New attack on Malaysian church

KUALA LUMPUR: A Malaysian church was attacked on Monday, church officials said, the ninth targeted by arsonists as a dispute over the use of the word “Allah” by non-Muslims deepened.

The Sidang Injil Borneo Church in the central state of Negri Sembilan is the latest to be fire-bombed or vandalised in a spate of violence that began last Friday, sending tensions soaring in the Muslim-majority nation.

“This morning I was alerted by a church member who saw the door of the church had been burnt,” senior pastor Eddy Marson Yasir told AFP.

“I immediately rushed here to check, it was very smoky inside the building but we are lucky that the fire didn’t spread.”

Deputy state police chief Abdul Manan Mohamad Hassan confirmed the attack.

“We are investigating the incident with the fire department. So far we have not discovered any Molotov cocktail in the compound, so we are still probing the cause of the fire,” he told AFP.

Yasir said the church has some 400 members, mostly from the eastern states of Sabah and Sarawak on Borneo island, who conduct their service in the national language, Malay.

“We have been using the word ‘Allah’ during the service as most our church members speak the Malay language,” he said.

The dispute erupted two weeks ago when the High Court ruled in favour of the Catholic newspaper The Herald, which argued for the right to use “Allah” as a translation for “God” in its Malay-language section.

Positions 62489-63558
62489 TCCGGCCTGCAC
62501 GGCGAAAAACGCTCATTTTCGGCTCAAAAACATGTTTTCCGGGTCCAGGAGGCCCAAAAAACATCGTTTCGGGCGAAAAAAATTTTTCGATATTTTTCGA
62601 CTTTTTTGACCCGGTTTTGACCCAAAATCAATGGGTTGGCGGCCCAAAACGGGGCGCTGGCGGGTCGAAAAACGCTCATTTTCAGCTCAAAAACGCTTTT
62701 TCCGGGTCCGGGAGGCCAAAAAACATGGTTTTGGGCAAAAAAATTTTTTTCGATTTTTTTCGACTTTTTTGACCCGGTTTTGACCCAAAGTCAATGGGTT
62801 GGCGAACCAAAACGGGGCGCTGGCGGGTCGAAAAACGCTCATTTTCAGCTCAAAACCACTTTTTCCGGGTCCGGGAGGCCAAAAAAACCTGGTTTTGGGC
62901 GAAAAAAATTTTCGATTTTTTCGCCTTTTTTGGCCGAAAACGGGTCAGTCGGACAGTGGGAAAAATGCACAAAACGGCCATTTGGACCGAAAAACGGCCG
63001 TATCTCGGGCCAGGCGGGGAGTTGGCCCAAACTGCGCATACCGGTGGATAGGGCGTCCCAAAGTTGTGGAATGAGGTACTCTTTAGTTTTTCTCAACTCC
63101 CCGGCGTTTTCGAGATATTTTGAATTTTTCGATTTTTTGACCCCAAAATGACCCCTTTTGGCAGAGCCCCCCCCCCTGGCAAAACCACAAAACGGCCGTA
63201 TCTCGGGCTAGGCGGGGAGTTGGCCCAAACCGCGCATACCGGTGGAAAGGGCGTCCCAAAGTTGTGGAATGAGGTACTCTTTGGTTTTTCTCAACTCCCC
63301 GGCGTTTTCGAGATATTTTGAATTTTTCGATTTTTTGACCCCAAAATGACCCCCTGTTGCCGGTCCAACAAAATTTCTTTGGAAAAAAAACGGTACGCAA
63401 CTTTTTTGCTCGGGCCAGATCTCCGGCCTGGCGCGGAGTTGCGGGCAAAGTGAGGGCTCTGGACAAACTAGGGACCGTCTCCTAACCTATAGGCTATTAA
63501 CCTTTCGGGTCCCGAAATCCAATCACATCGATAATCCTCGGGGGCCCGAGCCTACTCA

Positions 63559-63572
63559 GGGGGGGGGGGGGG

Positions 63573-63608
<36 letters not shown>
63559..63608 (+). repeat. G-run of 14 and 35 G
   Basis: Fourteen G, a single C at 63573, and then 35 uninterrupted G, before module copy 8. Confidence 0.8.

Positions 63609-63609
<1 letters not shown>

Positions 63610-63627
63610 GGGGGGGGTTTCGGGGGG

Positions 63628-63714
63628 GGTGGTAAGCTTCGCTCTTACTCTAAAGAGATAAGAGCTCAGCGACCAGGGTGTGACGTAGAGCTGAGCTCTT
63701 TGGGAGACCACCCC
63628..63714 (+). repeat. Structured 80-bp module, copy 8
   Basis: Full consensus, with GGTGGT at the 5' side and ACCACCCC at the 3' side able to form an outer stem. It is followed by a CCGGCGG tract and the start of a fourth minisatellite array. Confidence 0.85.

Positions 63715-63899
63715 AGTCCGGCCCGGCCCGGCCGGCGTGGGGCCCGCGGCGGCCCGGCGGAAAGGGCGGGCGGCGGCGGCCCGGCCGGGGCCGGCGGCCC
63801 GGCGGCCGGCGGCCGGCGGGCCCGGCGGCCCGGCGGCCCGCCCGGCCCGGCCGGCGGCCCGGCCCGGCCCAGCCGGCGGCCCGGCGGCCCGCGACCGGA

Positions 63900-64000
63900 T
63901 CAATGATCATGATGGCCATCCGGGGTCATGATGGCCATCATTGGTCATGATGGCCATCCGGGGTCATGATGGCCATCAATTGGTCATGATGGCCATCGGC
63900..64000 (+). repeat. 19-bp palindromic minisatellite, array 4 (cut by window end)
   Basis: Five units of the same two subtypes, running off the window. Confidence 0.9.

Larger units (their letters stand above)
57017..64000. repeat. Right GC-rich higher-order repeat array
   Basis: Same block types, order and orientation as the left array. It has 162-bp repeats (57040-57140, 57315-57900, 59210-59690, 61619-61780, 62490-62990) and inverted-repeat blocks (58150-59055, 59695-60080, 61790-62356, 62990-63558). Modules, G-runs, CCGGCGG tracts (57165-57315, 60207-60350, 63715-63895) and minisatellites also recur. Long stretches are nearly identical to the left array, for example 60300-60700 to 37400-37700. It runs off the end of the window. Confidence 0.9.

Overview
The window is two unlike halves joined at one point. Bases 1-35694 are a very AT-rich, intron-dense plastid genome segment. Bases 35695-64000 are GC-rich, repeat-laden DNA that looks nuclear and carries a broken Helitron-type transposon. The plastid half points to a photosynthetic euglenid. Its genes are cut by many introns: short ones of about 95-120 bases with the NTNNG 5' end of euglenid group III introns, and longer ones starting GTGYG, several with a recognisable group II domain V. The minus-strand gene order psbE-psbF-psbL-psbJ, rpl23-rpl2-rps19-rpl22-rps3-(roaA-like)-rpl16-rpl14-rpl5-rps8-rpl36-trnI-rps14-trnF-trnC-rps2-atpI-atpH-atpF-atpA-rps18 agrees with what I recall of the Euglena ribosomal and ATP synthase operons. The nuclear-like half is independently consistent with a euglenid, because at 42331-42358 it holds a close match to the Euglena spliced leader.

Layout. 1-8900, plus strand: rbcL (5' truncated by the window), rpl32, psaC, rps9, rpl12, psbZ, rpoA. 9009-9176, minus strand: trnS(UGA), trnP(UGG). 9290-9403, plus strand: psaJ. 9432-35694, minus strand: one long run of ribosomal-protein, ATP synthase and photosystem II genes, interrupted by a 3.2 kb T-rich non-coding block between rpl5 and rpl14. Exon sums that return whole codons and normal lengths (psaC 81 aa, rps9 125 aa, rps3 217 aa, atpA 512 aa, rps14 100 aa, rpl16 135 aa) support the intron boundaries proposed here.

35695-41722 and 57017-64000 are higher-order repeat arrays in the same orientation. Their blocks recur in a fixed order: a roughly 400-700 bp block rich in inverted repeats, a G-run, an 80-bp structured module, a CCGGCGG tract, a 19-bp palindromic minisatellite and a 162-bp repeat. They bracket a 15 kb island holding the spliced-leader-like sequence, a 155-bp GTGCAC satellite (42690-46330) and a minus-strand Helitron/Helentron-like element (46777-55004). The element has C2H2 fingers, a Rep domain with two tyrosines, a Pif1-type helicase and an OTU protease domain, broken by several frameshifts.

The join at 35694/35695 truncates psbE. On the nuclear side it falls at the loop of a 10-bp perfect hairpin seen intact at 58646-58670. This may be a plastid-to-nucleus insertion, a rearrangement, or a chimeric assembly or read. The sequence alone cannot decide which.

The government insists the word should be used only by Muslims. The ruling in the newspaper’s favour was suspended last week pending an appeal, after the government argued the decision could cause racial conflict.

Despite the series of attacks, thousands of Malaysian Christians came out for weekly services Sunday.

Prime Minister Najib Razak has called for calm and said the government will not tolerate any threat to racial harmony.

The row is among a string of religious disputes in recent years that have strained relations between Muslim Malays and ethnic Chinese and Indians who fear the country is being “Islamised”.

About 10 per cent of Malaysia’s 27 million people are Christians, including some 850,000 Catholics.

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